I do have some comments about the fitting.
I hope that the boots you ordered are wide enough to be comfortably molded to your forefoot. If you are broad across your forefoot around the toes (as I am) your fitter will want to put some wrap around your toes to expand the toe area enough for you. The Vacs are narrower in the toebox, and it you don't do that right you will be miserable - I know.
If your feet are more than 106 mm. wide, then you may be in trouble, or he will need to mold the forefoot at very low pressures and hope for the best.
You will find the Ranger 12's to be a softer boot, probably less stiff than your Speedmachine 110's. I found my 120 hybrids to be close to my Salomon XMax 100's in flex.
You may still need punches if you have bunions after molding, unless your guy pads you well there before molding.
It is likely that the Vac boot will mold well to your instep. You will be surprised how well it conforms to the shape of your calf and the taper of the calf down to the ankle. I found that made the boots very sensitive and responsive - that part was a pleasant surprise.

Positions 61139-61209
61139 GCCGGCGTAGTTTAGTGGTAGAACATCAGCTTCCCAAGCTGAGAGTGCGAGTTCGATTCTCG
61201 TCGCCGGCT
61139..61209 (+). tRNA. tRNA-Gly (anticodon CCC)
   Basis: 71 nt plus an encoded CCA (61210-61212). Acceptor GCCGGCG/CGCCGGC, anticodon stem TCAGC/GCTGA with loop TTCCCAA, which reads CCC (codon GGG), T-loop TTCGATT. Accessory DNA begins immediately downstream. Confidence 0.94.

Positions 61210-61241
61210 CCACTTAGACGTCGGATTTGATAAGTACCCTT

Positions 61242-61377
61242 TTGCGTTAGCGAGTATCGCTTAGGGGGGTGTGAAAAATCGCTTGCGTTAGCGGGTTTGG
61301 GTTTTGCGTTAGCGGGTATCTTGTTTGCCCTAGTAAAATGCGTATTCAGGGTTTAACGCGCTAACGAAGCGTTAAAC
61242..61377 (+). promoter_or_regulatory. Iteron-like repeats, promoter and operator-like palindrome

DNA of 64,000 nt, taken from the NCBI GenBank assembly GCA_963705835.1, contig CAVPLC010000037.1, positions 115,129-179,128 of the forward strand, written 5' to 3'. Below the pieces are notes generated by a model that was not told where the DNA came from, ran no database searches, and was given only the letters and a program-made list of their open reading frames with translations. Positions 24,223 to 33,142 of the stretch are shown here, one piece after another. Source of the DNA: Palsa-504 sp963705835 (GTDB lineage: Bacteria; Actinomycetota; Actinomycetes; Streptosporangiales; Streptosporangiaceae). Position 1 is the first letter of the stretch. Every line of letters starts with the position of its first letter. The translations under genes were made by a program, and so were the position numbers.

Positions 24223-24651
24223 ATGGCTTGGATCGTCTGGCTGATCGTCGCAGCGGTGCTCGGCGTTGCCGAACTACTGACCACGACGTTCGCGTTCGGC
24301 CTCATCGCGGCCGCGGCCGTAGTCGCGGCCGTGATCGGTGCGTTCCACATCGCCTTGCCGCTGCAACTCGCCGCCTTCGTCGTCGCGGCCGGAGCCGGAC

Do you have a good quality custom footbed? If not, take some of that money you are saving and do it with your bootfitter before he molds the boots. Doing that will up the performance of this (or any) boot. Do an alignment as part of the custom footbed.
I hope the person you are dealing with is a very experienced and knowledgeable bootfitter. If so, he can really optimize the boot for you.
The vacuum stand is really an important part of the equation. You will want to pay close attention to your stance width when molded. Be sure that it is where you want it when molded, and don't be too narrow, or wide. Your stance angle is also part of the process, and that is molded in. I suffer from excessive dorsiflexion, so I benefit from a more upright stance. That has a performance benefit also, you will feel more over your feet.
As you may know, there is a difference between canting and cuff alignment. Generally, it is better to cant at the bottom of the boot with shims or removing material. Simply molding the cuff alignment may or may not give her everything she needs. He should check her for canting and do what is necessary. I don't think that simply molding the boot will be the complete solution for everybody.
Pay attention to the details and it can be a great boot. My guess is that you will find it a cold boot, everybody else seems to.